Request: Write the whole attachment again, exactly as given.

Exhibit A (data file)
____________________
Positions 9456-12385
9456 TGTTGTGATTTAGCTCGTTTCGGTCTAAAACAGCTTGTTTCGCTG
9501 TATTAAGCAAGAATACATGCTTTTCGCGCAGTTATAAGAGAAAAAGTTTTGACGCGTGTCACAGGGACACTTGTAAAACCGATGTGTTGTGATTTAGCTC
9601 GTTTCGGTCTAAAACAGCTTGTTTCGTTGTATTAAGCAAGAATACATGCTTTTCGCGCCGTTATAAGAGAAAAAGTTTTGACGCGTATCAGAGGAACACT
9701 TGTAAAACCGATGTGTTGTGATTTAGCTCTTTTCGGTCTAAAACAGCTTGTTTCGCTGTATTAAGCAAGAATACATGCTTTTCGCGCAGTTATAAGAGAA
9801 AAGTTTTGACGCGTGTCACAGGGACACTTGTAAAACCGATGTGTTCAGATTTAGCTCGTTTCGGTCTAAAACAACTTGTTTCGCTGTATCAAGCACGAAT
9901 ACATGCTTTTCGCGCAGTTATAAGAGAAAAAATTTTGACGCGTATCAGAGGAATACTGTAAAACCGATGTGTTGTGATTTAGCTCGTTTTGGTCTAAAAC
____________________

Positions 9456-12385
9456 TGTTGTGATTTAGCTCGTTTCGGTCTAAAACAGCTTGTTTCGCTG
9501 TATTAAGCAAGAATACATGCTTTTCGCGCAGTTATAAGAGAAAAAGTTTTGACGCGTGTCACAGGGACACTTGTAAAACCGATGTGTTGTGATTTAGCTC
9601 GTTTCGGTCTAAAACAGCTTGTTTCGTTGTATTAAGCAAGAATACATGCTTTTCGCGCCGTTATAAGAGAAAAAGTTTTGACGCGTATCAGAGGAACACT
9701 TGTAAAACCGATGTGTTGTGATTTAGCTCTTTTCGGTCTAAAACAGCTTGTTTCGCTGTATTAAGCAAGAATACATGCTTTTCGCGCAGTTATAAGAGAA
9801 AAGTTTTGACGCGTGTCACAGGGACACTTGTAAAACCGATGTGTTCAGATTTAGCTCGTTTCGGTCTAAAACAACTTGTTTCGCTGTATCAAGCACGAAT
9901 ACATGCTTTTCGCGCAGTTATAAGAGAAAAAATTTTGACGCGTATCAGAGGAATACTGTAAAACCGATGTGTTGTGATTTAGCTCGTTTTGGTCTAAAAC